(photo credit: courtesy)
Financial concerns and dwindling budgets are requiring the Israeli Air Force to
come up with innovative funding mechanisms as it seeks to continue upgrading its
fleet of aging aircraft.
Defense Minister Ehud Barak gave his provisional
approval last week to purchase 20 F-35 stealth Joint Strike Fighters and the IAF
is now in the final stages of submitting an official Request for Information
(RFI) for a South Korean and Italian trainer aircraft which it hopes to use to
replace its legendary fleet of A-4 Skyhawks.
Known in Israel as the Ayit
(Hawk), the Skyhawk first arrived in Israel in 1967 after the Six Day War and
was the first fighter jet that the United States agreed to sell
It served prominently in the Yom Kippur War in 1973 and in the
First Lebanon War in 1982.
After that war, the IAF decided to phase out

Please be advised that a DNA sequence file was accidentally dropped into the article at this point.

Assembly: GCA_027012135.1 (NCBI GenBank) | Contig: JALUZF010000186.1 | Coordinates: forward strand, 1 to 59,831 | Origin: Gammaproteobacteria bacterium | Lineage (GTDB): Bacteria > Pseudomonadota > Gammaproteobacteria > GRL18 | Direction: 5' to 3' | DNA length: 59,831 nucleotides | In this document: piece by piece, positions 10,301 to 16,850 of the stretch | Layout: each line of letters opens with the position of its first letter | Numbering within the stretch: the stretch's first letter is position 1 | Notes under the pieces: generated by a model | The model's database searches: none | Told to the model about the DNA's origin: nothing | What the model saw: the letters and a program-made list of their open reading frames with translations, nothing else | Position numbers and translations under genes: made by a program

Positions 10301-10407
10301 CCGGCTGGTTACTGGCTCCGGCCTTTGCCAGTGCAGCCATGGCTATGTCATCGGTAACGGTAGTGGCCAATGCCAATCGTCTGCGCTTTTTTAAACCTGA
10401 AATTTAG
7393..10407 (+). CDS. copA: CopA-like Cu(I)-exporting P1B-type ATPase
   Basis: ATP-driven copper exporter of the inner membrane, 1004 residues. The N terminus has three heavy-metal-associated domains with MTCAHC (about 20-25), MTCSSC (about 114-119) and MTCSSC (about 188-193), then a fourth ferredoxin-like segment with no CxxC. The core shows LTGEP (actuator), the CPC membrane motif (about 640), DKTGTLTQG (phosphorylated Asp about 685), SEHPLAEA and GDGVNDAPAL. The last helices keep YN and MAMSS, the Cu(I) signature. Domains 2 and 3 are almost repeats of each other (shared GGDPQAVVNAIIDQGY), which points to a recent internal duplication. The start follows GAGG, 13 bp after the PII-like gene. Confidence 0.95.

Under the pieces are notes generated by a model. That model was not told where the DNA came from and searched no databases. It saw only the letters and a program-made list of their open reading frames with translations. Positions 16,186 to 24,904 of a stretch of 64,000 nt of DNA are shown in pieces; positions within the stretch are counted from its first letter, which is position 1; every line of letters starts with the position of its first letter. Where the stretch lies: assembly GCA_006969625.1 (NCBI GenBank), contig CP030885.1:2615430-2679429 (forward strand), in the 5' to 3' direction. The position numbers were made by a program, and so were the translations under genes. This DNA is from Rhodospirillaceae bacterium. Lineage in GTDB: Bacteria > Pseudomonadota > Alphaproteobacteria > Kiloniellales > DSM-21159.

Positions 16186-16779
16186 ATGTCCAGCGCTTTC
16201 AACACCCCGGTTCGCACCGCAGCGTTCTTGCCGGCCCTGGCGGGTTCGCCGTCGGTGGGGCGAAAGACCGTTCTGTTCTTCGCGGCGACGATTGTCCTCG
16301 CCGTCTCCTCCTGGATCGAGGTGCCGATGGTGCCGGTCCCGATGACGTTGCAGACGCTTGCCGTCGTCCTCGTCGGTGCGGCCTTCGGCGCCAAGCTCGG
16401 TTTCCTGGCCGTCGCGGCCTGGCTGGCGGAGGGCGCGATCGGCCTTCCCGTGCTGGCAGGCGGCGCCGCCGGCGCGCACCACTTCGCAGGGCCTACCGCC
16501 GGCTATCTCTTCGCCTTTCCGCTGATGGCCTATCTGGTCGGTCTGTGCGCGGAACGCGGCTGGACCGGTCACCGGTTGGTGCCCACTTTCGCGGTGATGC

the jet from operational service and began using it as an advanced trainer for
cadets in the IAF pilot’s course after completing their initial flight training
on Fougas, which have also recently been replaced by the Beechcraft T6
The IAF is looking seriously at two candidates to replace the
Skyhawk. The first is Italy’s Alenia Aermacchi M-346 transonic trainer aircraft,
in use in Italy and Singapore.
Italian Prime Minister Silvio Berlusconi
has lobbied Israel heavily on behalf of the plane’s manufacturer and the jet is
seen as a leading candidate within diplomatic corridors due to the close ties
Prime Minister Binyamin Netanyahu has with his Italian counterpart.
main contender is the T-50 Golden Eagle made in South Korea in conjunction with
Lockheed Martin. The single-engine jet can carry up to two pilots and, with a
high-mounted canopy and tandem seating, allows pilots superior visibility. It is
considered one of the best trainers in the world. Last year, IAF pilots flew to
South Korea to examine the jet.
Closure of the deal has, however, been
delayed by budgetary constraints – particularly in light of the pending JSF
deal, which is expected to cost the IAF around $2.75 billion for 20 planes that
will begin arriving in Israel in 2015.
Therefore, instead of paying for
the aircraft, the Defense Ministry has decided to go with a proposal from Elbit
Systems and Israel Aerospace Industries (IAI) which will purchase the trainers
and subsequently lease flight hours to the IAF.